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God's Wrath Postponed by D. Michael Turner

God's Wrath Postponed (2006)

by D. Michael Turner

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The issue of the extent of the Atonement has always been puzzling to me. There are passages that teach that Christ died for all, yet other passages that teach that he died for the elect only. Every attempt I've read to resolve this tension have left me scratching my head. The logic always seems twisted in favor of one camp or the other.

Turner's resolution to the issue is the clearest and most unique that I've come across. It is well researched.

I was amazed by another review that accused Turner of discounting human logic. What I found was not an attempt to throw logic out, but rather a clear inductive method of allowing each passage to stand by itself literally without forcing an understanding of one set of passages to dictate over the other set. Of all the books I've read on this issue, this one is the most logical.

Although it is a short 100 pages, it is a difficult book and challenging to wade through. It is not meant for the Theologically inexperienced. I especially appreciated his exegesis of key theological passages. ( )
1 vote Influence52 | Jul 30, 2009 |
I haven't done extreme critical analysis of the Bible since my first year in college, when I tried to explain a passage of it using a exegetical analysis during an Inter-Varsity Bible study. My comments were met with blank stares until one of the leaders said, "we don't really try to look that deep into it."

It was also the last time I went to an Inter-Varsity Bible study.

I grew up analyzing the passages of the Bible. I learned exegesis, hermeneutics, and millions of other words that only make sense to people studying theology. I learned of imputed righteousness, Mosaic law, and even more finer points, like the difference between a disciple and an apostle, as well as the proper spelling of resurrection (without even having to use a spell checker!).

This book will interest you if you have a strong background in theological studies, especially with respect to etymological derivations.

This book will most likely bore you to tears, though, if you have no interest in things pertaining to Calvinism versus Armenianism versus Universalism, or the significance of Jesus Christ's crucifixion. If you fall in this camp, don't be fooled by the cover. There are no glowy-eyed dudes with swords doing stuff in this book.

The author does make some good points, using Biblical passages to back up his claims. One thing that got to me, though, was it seemed that the author discounted logic, or at least treated it as something to be avoided when discussing issues Biblical. It seemed to go like this:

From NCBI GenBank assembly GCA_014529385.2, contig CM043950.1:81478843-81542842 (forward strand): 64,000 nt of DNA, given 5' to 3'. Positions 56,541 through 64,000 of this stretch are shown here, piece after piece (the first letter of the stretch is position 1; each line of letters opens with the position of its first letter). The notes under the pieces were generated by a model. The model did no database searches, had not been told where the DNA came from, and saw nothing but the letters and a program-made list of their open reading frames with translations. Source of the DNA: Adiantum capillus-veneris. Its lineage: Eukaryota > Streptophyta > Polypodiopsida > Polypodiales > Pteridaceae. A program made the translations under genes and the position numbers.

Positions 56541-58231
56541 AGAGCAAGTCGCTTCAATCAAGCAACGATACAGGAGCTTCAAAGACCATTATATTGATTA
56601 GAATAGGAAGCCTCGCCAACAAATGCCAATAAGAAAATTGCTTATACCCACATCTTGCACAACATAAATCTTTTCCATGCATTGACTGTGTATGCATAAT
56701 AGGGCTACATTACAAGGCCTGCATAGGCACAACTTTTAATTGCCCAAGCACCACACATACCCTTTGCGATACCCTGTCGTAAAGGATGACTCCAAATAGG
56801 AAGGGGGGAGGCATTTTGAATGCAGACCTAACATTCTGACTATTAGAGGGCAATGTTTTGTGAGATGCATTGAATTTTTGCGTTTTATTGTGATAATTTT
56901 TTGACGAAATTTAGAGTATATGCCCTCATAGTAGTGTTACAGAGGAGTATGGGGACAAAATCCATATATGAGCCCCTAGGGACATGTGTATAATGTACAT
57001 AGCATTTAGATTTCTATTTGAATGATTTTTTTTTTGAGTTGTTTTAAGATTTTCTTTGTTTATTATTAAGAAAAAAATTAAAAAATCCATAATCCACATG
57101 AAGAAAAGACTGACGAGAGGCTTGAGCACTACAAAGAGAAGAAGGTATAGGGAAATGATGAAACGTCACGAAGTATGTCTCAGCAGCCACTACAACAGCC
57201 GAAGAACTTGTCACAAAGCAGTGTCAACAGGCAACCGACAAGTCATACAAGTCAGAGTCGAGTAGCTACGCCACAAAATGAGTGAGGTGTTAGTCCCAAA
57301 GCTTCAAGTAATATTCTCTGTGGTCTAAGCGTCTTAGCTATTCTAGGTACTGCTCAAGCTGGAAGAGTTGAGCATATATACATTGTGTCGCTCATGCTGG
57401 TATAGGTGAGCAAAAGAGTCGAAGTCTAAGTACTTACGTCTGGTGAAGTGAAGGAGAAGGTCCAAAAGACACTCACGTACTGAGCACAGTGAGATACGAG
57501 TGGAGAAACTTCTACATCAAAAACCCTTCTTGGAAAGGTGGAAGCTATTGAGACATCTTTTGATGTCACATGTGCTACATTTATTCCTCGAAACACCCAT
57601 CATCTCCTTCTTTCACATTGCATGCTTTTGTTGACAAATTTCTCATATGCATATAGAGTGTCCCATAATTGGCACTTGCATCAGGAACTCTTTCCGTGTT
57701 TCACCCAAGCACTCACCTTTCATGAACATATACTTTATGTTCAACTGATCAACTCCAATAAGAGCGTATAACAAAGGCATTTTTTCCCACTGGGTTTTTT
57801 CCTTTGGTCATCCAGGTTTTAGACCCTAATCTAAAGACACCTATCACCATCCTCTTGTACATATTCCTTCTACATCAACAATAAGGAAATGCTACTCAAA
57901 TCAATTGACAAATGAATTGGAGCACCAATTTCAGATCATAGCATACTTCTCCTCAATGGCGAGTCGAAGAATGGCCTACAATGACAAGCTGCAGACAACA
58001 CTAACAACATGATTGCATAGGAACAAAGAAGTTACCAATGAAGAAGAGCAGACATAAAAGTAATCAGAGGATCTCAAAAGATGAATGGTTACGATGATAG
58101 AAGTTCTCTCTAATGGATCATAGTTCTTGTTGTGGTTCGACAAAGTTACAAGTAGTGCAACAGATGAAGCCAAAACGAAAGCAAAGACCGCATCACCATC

1. Man's logic is flawed because man is flawed, and logic is a creation of man.
2. Theology is the study of God.
3. God is Holy, and should not be studied using a flawed system.
4. Therefore, do not use man's logic to study God.

Which, as honorably intended as it is, still uses logic to make a point. I understand the desire to not make God a slave to logic, but at the same time, I understand the need to have a consistent God.

The book itself addresses the common beliefs on "divine selection" (that is, who decides who gets into Heaven). The Extreme Calvinist claims that God, having foreknowledge of everything, is responsible for selecting who gets their eternal rewards, which discounts things like Free Will. The Armenian (not the people group, but the theological group) claims that man chooses salvation, which discounts God's foreknowledge, and to some, weakens God. The Universalist claims that God will let everybody in, which discounts passages involving him throwing those "not written in the book of life" into "the fiery lake." I had difficulty determining which camp, if any, the author subscribed to (I believe it was "Modern Calvinism," which I think accounts somewhat for free will, but I may be wrong).

Additionally, the book discusses the significance of Christ's death, which the author claims was to save the world (or cosmos, as it were) from God's wrath. But that did not mean that everybody was entitled to an eternal reward, just saved from the wrath of God for now. He provides several citations to back up his claims.

I'm not sure if I agree with him. I guess I need to mull it around in my head some more. But whether I agree or not, it's my belief that if God wanted us to "get something right" before we die, he'd make it very apparent to us. To quote the pastor Alastair Beg: "The main things are the plain things, and the plain things are the main things."

So, whether or not we are saved from God's wrath currently by the death of Jesus, my belief is that it must not be that vital, as it took significant study to uncover. ( )
1 vote aethercowboy | Jul 15, 2009 |
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I dedicate this book
to my father
John W. Turner, Jr.
He was a gentle influence of integrity,
a model for my life.
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